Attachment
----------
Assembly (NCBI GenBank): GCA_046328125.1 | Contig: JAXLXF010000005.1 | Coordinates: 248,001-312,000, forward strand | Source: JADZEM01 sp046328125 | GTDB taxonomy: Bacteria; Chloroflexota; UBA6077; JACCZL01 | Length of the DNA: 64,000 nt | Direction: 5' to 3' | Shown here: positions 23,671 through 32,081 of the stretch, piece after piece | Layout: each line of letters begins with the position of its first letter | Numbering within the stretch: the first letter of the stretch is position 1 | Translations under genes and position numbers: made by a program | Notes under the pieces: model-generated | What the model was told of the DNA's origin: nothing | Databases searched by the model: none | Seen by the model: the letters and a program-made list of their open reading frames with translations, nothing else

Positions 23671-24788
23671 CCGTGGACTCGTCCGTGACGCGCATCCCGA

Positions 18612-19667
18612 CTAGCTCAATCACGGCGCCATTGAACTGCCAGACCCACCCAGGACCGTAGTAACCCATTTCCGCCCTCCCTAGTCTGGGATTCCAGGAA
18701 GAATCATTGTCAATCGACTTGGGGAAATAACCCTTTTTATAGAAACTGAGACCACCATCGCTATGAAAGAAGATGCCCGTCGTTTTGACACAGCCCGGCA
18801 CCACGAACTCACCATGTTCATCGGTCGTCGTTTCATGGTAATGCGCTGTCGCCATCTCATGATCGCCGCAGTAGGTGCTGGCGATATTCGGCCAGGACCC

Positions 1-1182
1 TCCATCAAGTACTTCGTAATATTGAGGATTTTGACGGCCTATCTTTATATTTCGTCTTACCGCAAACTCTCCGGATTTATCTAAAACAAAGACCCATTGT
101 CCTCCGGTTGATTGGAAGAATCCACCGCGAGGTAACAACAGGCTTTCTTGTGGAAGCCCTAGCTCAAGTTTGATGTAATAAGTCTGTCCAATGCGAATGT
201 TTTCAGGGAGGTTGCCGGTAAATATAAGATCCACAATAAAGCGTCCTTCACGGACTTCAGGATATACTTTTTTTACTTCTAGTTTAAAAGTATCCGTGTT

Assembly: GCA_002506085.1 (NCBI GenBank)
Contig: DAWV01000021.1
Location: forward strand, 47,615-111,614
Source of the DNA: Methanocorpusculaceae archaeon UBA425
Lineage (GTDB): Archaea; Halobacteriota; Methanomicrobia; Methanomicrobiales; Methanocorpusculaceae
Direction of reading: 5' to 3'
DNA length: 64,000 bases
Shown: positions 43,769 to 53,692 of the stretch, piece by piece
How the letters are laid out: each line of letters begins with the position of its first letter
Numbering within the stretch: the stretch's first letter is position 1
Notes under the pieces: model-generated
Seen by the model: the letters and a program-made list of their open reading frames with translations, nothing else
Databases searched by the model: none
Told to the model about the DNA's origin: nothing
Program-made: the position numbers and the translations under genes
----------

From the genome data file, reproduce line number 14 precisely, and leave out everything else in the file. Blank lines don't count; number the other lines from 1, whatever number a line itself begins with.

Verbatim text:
Location: forward strand, 47,615-111,614